GSM 2012 April San Andreas Fault - Day 7
Nov 11, 2012Public
Photo: The George C. Page Museum, part of the Natural History Museum of Los Angeles County, was built next to the tar pits in Hancock Park on Wilshire Boulevard. Construction began in 1975 and the museum opened to the public in 1977. It tells the story of the tar pits and presents specimens from them.
Photo: Specimens on display at the museum were alive during the Pleistocene Era (40,000 - 11,000 Years ago).  For further info:  http://www.tarpits.org/
Photo: Only one human has ever been found, a partial skeleton of the "La Brea Woman" dated to approximately 10,000 years ago, who was 17 to 25 years old at death, and found associated with remains of a domestic dog, and so was interpreted to have been ceremonially buried.
Photo: Smilodon, often called a saber-toothed cat or incorrectly a saber-toothed tiger, is an extinct genus of machairodonts. This saber-toothed cat was endemic to North and South America, living during the Pleistocene epoch (2.5 million to 10,000 years ago).
Photo: The nickname "saber-tooth" refers to the extreme length of their maxillary canines. Despite the colloquial name "saber-toothed tiger", Smilodon is not closely related to the tiger (or any other living cat). The name Smilodon comes from Greek for "carving knife" + "tooth".
Photo: On the grounds of the park are life-size models of prehistoric animals in or near the tar pits.
Photo: Harlan's ground sloth (Paramylodon) is an extinct genus of ground sloth. Paramylodon measured about 10 ft in height and weighted as much as 2400 lbs.
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Photo: The short-faced bear or bulldog bear (Arctodus simus) is an extinct genus of bear endemic to North America during the Pleistocene ~3.0 million to 11,000 years ago.
Photo: The short-faced bear may have once been Earth's largest mammalian, terrestrial carnivore. The species is thought to have been larger than any living species of bear.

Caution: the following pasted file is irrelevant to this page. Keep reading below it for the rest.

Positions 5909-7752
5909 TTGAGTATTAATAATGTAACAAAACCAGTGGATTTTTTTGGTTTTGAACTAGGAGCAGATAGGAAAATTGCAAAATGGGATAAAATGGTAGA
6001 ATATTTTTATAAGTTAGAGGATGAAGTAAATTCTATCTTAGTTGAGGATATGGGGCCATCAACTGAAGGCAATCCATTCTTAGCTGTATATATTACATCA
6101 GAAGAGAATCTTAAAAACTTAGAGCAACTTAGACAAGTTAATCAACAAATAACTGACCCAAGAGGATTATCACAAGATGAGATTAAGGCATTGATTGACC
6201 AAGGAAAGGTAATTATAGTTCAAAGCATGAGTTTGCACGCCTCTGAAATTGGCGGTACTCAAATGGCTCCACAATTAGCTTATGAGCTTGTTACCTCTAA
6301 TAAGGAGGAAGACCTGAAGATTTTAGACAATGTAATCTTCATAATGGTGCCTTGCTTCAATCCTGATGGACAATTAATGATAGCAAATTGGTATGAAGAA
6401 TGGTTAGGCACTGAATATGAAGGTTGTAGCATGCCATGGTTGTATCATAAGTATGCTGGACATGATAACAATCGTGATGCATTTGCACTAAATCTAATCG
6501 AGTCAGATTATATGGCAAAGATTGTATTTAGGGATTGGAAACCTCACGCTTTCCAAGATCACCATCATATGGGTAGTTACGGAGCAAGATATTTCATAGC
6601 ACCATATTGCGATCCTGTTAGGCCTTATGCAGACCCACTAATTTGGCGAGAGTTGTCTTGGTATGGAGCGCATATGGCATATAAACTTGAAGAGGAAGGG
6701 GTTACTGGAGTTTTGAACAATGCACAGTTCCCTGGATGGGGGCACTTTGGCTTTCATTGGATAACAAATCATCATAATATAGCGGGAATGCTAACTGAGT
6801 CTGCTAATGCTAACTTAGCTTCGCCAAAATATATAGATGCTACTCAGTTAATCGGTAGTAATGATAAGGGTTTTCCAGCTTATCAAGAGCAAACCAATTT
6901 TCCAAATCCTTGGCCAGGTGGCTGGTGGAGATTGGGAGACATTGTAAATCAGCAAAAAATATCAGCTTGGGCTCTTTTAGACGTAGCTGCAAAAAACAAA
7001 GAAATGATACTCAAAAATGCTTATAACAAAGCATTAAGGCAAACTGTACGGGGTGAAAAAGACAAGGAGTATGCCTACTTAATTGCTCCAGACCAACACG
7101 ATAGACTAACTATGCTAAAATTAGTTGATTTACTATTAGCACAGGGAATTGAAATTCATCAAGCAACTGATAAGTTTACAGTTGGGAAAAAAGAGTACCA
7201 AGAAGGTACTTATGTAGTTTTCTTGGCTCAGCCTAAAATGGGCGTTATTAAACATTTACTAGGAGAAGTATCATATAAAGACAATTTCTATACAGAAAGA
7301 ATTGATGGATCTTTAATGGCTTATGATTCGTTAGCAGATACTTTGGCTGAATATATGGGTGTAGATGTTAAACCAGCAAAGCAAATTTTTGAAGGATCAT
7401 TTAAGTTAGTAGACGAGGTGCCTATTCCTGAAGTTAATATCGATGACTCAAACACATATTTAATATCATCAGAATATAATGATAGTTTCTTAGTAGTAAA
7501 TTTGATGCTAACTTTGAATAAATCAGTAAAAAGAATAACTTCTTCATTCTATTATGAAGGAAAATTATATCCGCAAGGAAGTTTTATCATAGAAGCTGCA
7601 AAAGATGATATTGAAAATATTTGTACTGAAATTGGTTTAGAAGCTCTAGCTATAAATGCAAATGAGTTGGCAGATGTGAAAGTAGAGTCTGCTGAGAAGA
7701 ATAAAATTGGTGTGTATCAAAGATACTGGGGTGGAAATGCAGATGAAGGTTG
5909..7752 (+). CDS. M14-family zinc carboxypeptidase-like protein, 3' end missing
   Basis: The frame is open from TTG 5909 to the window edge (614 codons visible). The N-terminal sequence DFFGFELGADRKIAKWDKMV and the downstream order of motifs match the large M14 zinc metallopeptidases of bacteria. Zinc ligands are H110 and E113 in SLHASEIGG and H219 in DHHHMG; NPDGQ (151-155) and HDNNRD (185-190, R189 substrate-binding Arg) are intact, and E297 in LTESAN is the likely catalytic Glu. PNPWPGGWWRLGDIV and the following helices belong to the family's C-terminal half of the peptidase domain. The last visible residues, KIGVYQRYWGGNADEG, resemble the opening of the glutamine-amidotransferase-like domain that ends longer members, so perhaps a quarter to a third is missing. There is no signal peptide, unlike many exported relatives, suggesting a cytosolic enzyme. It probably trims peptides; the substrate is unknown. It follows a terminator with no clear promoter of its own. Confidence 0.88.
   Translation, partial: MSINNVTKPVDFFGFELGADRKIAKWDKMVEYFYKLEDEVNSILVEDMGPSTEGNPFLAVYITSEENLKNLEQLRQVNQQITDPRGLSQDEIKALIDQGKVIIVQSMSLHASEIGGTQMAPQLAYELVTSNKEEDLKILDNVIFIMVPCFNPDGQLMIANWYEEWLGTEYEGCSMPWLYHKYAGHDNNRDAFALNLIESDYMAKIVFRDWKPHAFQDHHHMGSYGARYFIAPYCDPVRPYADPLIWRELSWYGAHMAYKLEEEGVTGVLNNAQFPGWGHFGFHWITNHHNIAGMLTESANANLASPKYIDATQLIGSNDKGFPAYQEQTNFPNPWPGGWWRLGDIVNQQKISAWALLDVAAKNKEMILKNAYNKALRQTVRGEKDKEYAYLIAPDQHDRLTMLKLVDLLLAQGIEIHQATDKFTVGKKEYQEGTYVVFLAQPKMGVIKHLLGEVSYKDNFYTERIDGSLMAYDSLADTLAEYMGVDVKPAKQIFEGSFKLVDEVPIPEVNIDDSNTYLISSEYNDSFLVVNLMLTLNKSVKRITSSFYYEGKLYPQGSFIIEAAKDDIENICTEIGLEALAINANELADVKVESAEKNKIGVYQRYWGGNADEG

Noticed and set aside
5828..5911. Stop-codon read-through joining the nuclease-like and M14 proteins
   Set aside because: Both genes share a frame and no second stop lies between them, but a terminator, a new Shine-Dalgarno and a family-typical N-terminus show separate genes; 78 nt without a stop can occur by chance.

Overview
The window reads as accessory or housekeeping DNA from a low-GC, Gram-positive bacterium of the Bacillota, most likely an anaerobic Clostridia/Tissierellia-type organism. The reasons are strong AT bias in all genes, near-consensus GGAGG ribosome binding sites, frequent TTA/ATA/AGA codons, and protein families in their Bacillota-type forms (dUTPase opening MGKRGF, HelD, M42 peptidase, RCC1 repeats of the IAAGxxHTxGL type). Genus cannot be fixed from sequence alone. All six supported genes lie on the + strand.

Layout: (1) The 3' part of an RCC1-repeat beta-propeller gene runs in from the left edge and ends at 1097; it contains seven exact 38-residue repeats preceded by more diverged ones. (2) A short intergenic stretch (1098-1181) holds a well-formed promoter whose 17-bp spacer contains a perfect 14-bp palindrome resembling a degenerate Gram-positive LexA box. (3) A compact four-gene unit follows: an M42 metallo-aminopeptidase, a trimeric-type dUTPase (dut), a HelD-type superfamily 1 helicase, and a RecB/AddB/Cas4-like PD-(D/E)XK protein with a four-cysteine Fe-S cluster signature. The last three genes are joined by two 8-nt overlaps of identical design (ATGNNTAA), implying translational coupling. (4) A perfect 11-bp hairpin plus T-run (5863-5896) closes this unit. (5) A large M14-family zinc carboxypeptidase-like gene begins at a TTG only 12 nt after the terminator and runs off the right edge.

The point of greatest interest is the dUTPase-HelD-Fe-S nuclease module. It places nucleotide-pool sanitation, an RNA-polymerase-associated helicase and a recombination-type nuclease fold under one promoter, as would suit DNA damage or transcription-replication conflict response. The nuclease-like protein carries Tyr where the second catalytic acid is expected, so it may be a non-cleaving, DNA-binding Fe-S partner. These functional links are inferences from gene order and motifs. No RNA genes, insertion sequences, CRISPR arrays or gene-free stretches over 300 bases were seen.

Photo: The short-faced bear was the most common of early North American bears, being most abundant in California.
Photo: The American mastodon (Mammut americanum) is an extinct North American proboscidean that lived from about 3.7 million years ago until about 10,000 BC. It was the last surviving member of the mastodon family.
Photo: The American mastodon resembled a woolly mammoth in appearance, with a thick coat of shaggy hair. A few skeletons have been found with the fur still attached; examination of the hair suggests that mastodons lacked the undercoat characteristic of mammoths. It was about 10 ft in height at the shoulder and reached a weight of about 6 tons.
Photo: The Columbian mammoth (Mammuthus columbi) is an extinct species of elephant of the Quaternary period that appeared in North America during the late Pleistocene.
Photo: Large Columbian mammoth males ranged from 12–13 ft high and weighed 8–10 tons) with spiralled tusks that could grow up to 14 ft long.
Photo: The remains of Columbian mammoths were discovered in the La Brea Tar Pits and the skeleton of one of them is on exhibit in that site's museum.
Photo: Its molars had low crowns and a small number of thick enamel ridges, adapted to a woodland diet of leaves and shrubs. This indicates it lived in a relatively warm climate which makes more probable that it lacked dense fur.
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Photo: Western Horse (Equus Occidentalis) Horses evolved in North America about 50 million years ago and survived until about 11,000 years ago. The western horse was one of the last horse species native to North America. (All horses now in the Americas were imported from Eurasia after Columbus' discovery.)
Photo: Ancient Bison (Bison Antiquus) - Bison are the most common large herbivores from Rancho La Brea. Originating in Asia, they only entered North America about 200,000 years ago.  Bison Antiquus was the most common large herbivore of the North American continent for over ten thousand years, and is a direct ancestor of the living American bison.
Photo: The dire wolf (Canis dirus "fearsome dog") is an extinct carnivorous mammal of the genus Canis related to the smaller currently living gray wolf. It was most common in North America and South America from 1.80 million to 10,000 years ago.
Photo: The dire wolf averaged about 5 ft in length and weighed between 110 lb and 175 lb. The dire wolf  weighed 25% more than living gray wolves.[
Photo: The dire wolf had an overpowering bite that could hold and subdue its prey. Its bite force was 1.3 times that of the modern gray wolf. As inferred from its large body and carnivorous teeth, it often took on large prey. Travelling in packs made this possible for dire wolves.